The wheels will be full, made of hardwood planks, without spokes in which gerbils can catch and break their tail or limbs. The tubes and boxes will be made of hard materials (ceramics) so they can not be gnawed, and their dimensions (3-4 cm in diameter) will allow the gerbils to hide (thus simulating the galleries that the gerbils dig in the ground). Dishes for food or water will be made of hard, heavy materials so that they can not be overturned.

Feeding Gerbil

Gerbils are animals adapted to the poor conditions of the desert, which means that their digestive system is built in such a way that they digest small amounts of food, about 10-15g per day. In nature, gerbils ' food is made up of grains, seeds, vegetables and small invertebrates.

A proper diet is extremely important in maintaining health, much more important than we can believe. For feeding gerbils you can use the seed mixes (sometimes mixed with dried vegetables) that can be found in specialty stores.

However, the diet of a gerbil should not be made up exclusively of such things. It's possible for gerbils to choose only what they like from those mixtures and avoid the rest. They especially like sunflower seeds, but they should not be eaten in excess as they lead to fattening. Pellets found in pet-shops can also be used, they constitute a balanced nutrition, but they are not enough.

Your gerbil must benefit from a varied food, both to be able to benefit from all the necessary nutrients and to avoid monotony. In this regard, you can also offer fruits and vegetables: broccoli, boiled potato, carrot, cauliflower, laptuca, apple, pear, grapes.

Avoid raw peas, raw potato, potato leaves or rhubarb and onions. Vegetables should be introduced gradually, one by one, in small quantities, to avoid possible digestive problems. You should always be careful to provide them with vegetables and fruits that have not been treated with insecticides/pesticides.

Wash them well before offering and cut them into small pieces. You can also offer them from time to time small pieces of cheese, unsweetened cereals, pieces of boiled egg, pieces of whole grain bread, raisins, peanuts and pumpkin seeds (only in very small quantities).

If you have the opportunity to purchase flour worms, they will appreciate them. Give your gerbil grass or hay, they are even beneficial as they help both digestion and chop their teeth properly.Gerbil Behavior

In the natural environment, gerbils live in small family groups of 20 individuals. The group of gerbils is formed around an old and strong male. A group of gerbils controls a territory of 300-1500 m2 and is usually made up of an adult male, 2-3 adult females and their offspring.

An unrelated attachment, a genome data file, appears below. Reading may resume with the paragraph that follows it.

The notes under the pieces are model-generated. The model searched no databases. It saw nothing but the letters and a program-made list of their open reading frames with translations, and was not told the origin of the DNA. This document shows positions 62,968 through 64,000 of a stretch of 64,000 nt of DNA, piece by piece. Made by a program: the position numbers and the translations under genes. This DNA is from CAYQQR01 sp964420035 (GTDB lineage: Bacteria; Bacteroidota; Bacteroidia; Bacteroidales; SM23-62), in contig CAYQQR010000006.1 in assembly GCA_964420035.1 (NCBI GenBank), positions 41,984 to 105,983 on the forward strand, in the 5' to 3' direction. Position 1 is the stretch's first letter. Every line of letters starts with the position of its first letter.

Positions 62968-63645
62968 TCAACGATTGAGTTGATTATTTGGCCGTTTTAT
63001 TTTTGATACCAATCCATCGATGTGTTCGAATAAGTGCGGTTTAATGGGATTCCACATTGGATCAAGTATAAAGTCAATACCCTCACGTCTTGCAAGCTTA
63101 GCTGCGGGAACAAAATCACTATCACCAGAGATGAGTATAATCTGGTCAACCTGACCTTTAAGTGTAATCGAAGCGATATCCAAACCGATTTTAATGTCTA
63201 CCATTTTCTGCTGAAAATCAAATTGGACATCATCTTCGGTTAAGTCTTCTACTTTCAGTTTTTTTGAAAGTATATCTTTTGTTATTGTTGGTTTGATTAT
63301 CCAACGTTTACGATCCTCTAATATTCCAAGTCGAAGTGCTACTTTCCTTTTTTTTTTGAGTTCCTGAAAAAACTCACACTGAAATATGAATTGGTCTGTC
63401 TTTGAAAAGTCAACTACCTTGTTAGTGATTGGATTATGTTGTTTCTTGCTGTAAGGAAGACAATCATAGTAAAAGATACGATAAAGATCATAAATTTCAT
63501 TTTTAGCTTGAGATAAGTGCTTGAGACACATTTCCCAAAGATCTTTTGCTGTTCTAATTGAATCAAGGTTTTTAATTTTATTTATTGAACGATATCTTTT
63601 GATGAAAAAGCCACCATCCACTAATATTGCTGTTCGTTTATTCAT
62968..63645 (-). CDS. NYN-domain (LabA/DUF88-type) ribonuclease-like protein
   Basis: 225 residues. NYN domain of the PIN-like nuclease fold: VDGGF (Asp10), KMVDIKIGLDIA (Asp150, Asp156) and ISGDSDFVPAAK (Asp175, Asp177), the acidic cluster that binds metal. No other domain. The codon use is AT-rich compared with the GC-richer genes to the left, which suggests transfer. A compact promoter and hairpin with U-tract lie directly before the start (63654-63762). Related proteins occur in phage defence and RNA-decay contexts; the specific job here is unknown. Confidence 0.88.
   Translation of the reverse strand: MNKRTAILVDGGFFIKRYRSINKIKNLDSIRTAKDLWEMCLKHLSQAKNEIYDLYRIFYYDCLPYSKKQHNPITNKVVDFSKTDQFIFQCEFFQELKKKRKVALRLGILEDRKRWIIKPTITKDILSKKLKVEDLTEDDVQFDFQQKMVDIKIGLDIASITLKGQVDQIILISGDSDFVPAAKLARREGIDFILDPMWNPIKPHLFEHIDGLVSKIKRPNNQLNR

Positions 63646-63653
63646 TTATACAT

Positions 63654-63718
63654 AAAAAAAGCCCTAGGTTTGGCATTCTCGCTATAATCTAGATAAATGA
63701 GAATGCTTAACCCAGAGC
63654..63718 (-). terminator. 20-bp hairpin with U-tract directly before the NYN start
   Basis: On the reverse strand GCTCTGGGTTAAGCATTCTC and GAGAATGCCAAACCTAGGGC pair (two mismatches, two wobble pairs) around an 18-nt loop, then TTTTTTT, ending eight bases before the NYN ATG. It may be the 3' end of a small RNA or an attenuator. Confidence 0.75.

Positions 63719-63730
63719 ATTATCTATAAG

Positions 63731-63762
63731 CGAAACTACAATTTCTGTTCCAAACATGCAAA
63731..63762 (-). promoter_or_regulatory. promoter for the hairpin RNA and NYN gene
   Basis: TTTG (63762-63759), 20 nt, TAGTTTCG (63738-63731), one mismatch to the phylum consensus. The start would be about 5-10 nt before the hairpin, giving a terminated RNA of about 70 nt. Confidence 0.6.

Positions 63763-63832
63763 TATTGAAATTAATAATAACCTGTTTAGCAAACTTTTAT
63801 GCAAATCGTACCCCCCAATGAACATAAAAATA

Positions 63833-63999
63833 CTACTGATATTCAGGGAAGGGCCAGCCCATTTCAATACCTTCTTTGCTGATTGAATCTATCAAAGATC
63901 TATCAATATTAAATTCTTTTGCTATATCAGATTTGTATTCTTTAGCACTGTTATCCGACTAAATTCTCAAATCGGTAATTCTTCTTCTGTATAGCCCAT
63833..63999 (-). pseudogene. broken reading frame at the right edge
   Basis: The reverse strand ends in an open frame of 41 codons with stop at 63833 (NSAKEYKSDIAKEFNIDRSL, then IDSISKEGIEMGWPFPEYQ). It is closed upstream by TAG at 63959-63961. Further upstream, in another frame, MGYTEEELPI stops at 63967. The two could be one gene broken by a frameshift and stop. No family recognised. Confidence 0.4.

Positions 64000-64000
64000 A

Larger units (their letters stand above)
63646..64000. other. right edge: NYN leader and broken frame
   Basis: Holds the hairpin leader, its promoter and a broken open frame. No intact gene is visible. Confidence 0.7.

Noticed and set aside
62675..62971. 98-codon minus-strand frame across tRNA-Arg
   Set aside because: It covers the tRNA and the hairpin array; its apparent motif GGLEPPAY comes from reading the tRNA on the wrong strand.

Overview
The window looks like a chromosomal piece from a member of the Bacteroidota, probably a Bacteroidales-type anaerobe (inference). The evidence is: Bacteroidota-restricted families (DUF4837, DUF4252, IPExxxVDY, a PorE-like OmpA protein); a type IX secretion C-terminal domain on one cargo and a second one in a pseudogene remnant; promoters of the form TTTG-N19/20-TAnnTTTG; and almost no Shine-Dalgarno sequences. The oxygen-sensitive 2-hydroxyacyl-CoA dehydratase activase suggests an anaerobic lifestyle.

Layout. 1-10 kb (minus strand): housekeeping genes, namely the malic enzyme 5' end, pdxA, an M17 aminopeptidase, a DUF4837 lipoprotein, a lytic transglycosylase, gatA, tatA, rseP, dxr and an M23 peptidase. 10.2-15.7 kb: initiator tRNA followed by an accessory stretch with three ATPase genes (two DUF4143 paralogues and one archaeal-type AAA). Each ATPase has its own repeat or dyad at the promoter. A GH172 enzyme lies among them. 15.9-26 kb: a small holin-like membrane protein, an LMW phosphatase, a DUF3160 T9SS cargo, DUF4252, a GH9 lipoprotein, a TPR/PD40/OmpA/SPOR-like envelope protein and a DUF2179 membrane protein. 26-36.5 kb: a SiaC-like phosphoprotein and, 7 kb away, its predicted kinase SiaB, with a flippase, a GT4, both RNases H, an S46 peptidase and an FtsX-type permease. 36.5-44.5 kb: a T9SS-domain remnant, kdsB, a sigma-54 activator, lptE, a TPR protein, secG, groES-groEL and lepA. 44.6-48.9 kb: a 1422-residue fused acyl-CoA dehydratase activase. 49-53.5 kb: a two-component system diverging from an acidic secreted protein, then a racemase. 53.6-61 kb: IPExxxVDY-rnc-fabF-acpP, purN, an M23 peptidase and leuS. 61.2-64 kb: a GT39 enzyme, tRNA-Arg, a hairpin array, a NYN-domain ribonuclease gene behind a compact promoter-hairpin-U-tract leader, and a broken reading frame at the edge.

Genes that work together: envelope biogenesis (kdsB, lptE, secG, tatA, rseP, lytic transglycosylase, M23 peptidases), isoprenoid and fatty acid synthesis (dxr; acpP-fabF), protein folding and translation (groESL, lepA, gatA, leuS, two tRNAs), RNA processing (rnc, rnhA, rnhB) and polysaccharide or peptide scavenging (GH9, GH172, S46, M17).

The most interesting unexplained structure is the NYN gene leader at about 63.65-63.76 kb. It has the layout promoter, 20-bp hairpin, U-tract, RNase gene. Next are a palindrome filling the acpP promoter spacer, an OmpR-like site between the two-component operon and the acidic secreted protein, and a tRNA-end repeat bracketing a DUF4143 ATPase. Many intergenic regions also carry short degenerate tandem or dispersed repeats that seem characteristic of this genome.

Gerbils communicate with each other through the vibrations of air, smell and sight. When in danger, gerbils warn their brethren by clapping their hind limbs quickly, causing the air to vibrate.

In case of imminent danger, they jump to great heights (over a meter) or quickly dig galleries, where they take shelter. The sense organs (sight and hearing) help gerbils to spot their enemies (owls, snakes, Foxes) from a distance.

Gerbil Appearance

The body weight varies greatly, from 52 g to 135 g. the average body weight in both sexes is higher in meriones libycus species compared to Meriones unguiculatus. The average body length is 12 inches (9-15 cm), and the tail often exceeds 12 cm.

The color is reddish gray, and in recessive specimens rarely appears black color. In the wild form, the abdomen has light-colored fur, often dirty-white, due to adaptation to environmental conditions.

The eyes, generally black, are large, prominent, located at the top of the head, which allows the animal to have a wide field of vision. The ears are small, round at the tip, covered with soft hairs and carried straight up.

The long tail helps to maintain balance in the "on the vine" position, is completely covered with hair and has at the tip a tuft of thick hairs, often black in color. The limbs are completely covered with hair.

The forelegs are short and used as real hands when the animal feeds, and the hind ones are long, strong, adapted for jumping and allow the animal to take the "squirrel"position.

Gerbil Breeding

The gerbil is a polyestric animal. In the natural environment, the breeding season is related to the warm season but, in captivity, it can breed all year round.

Reproduction in the natural environment is achieved by mating the male with a single female. The male follows the female in heat and attracts her attention by beating her legs.

After mating, the male stays around the female and beats his feet for 1-2 hours, to ward off other candidates for mating with his favorite female.

After calving, both parents care for the Cubs. Females can breed 5-7 times a year, 1-12 cubs each. Chicks remain in the family until sexual maturity, the last series of chicks always winter with their parents.

The gerbil is a monogamous species. In general, females mate with a single male. The female who has lost her partner does not accept to mate with another male.

Taking into account this aspect, breeding accommodation will be made in pairs, one male and one female. A female can reproduce 6-8 times a year with limits between 3-10 times.